Medicare Supplement Plans:

Plan F vs Plan G

By: CIFS Staff

Medicare Supplement Plans:

Plan F vs Plan G

Whether you're just signing up for Medicare, considering switching plans or helping a loved one navigate Medicare health insurance, comparing supplement plans is an important part of the process.

In addition to your basic Medicare coverage, it's common to sign up for a Medicare supplement plan or Medicare Advantage, which helps to cover costs not included in Medicare Parts A and B.

Medicare supplement plans, also referred to as Medigap plans, help to fill in coverage gaps for the federal government’s health insurance for those age 65 and over. The various Medicare supplement plans consist of Plans A, B, C, D, F, G, K, L, M and N.

Plans F and G, which are the two most popular supplement plans, are offered by private insurance companies, such as United HealthCare and Humana.

Benefits of Plans F and G
The benefits associated with Plans F and G include:
Part A coinsurance and hospital costs up to an additional 365 days after Medicare benefits are used up.
Part A deductible.
Part B coinsurance or copayment.
Part B excess charge, which is a charge by your provider beyond the Medicare-approved amount.
Blood (first three pints).
Skilled nursing facility care coinsurance, as well as hospice care coinsurance or copayment.
80% of the cost of health care costs incurred while traveling in a foreign country, up until your plan’s limits.

Who Qualifies for Plans F and G?
Importantly, Plan F is only available for those who turned 65 or qualified for Medicare before January 1, 2020. In 2015, Congress passed the Medicare Access and CHIP Reauthorization Act, also called MACRA, that blocked access to Plan F for those people who became eligible after January 1, 2020.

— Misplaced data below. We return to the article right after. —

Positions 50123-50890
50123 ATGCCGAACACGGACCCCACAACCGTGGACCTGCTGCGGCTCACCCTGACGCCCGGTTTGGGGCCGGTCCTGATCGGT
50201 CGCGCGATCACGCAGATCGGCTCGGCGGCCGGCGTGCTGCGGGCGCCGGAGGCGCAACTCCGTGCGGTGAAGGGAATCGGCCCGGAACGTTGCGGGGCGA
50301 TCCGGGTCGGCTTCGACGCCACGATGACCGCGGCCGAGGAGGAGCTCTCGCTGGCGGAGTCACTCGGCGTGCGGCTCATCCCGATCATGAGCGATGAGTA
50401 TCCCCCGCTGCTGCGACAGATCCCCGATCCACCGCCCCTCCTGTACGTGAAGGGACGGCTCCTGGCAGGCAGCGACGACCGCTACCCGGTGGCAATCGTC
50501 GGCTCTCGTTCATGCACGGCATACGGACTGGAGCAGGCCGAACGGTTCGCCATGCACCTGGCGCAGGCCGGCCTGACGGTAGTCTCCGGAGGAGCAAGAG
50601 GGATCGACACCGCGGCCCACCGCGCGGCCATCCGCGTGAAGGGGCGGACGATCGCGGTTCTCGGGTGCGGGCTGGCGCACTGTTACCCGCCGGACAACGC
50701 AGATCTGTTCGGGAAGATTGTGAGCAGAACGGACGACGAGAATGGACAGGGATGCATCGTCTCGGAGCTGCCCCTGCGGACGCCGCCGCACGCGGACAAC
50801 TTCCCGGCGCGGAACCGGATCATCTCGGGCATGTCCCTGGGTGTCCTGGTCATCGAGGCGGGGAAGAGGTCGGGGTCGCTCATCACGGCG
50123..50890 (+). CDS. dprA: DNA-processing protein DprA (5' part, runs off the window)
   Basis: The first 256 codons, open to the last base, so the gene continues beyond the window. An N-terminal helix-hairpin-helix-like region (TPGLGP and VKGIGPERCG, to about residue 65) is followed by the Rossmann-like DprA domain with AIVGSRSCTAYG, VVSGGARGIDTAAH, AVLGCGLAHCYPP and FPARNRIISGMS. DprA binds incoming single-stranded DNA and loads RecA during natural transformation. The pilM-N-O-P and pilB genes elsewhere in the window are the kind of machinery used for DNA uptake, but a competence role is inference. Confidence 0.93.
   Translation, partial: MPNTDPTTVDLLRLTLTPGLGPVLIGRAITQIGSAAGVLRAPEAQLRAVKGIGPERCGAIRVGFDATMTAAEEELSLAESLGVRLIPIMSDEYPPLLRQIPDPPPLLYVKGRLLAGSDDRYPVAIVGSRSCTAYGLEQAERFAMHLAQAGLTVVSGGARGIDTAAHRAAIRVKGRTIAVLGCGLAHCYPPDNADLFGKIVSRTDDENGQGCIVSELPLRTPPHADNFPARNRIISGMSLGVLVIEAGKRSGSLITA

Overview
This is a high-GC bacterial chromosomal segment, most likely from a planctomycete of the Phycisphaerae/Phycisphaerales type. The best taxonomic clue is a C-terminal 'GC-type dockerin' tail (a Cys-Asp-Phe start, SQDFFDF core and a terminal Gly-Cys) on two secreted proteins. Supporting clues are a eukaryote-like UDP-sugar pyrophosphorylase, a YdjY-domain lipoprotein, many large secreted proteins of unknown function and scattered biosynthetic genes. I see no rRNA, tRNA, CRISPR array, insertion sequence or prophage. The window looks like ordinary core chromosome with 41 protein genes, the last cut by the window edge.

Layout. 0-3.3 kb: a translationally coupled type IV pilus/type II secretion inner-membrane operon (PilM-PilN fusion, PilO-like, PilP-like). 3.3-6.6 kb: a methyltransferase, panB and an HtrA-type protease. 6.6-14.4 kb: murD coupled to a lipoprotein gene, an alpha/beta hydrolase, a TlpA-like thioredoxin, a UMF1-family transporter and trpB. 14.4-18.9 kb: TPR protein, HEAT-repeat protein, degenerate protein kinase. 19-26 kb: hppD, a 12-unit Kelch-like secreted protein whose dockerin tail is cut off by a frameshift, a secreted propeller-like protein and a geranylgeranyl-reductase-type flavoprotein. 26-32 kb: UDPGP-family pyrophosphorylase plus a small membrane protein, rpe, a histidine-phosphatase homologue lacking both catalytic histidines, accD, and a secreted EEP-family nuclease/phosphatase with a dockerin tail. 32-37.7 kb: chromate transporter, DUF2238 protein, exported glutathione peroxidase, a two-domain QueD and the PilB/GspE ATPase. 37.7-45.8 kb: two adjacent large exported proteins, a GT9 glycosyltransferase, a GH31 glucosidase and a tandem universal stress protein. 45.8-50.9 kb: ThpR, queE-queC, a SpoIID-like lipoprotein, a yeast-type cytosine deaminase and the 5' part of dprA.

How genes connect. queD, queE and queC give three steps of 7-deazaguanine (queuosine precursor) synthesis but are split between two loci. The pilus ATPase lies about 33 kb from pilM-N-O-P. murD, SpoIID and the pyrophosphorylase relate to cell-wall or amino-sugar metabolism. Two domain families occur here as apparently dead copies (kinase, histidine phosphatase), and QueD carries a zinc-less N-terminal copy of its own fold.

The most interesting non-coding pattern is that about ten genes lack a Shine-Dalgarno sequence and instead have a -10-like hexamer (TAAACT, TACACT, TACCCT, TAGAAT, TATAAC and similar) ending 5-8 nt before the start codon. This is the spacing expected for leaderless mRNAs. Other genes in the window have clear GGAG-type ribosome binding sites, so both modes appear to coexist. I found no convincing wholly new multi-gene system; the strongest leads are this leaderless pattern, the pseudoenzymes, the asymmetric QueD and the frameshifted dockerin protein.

Although many people sign up for Medicare when they're first eligible at or around age 65, others may wait. For instance, if you were working at a place that offered health insurance benefits when you turned 65, you may have opted to stay on that insurance coverage rather than switching to Medicare. Once you retire, you may want to start taking advantage of your Medicare benefits.

Plan F vs. Plan G Deductible
The other major difference to consider when comparing Plans F and G is that F covers the annual Part B deductible of $226, but Plan G doesn’t, explains Valerie Osborn, director of Medicare sales at MVP Health Care and based in Albany, New York. That deductible amount can change from year to year.

“For a long time, Plan F was considered the gold standard, providing the most comprehensive coverage,” says Bob Rees, vice president of Medicare member loyalty for eHealth, an online brokerage for Medicare based in Santa Clara, California. “Plan F is being phased out for new beneficiaries. Plan G is the closest thing to Plan F that’s currently available to new beneficiaries.”

Costs of Plan F vs. Plan G
Most people signing up for Medicare won’t have the option to choose between supplement Plans F versus G because of MACRA. No matter what your plan choices are, you’d be wise to consider your total annual out-of-pocket costs for deductibles, copays and premiums. Compare those side by side for any plan you’re considering. There are online tools on websites, such as eHealth, to help give you a side-by-side comparison.

To compare costs, make sure you're looking at the deductible and the monthly premium. For instance, if you qualify for both Plans F and G, Plan F may seem advantageous at first because you don’t have to pay the $226 deductible for Part B. However, a typical monthly premium with Plan F is $234 a month for a 65-year-old female who does not use tobacco, says Jennifer Byrd, an insurance broker specializing in Medicare who’s based in Lakewood Ranch, Florida. Although premiums will vary by your location and other factors, a premium for that same person would be roughly $192 under Plan G.


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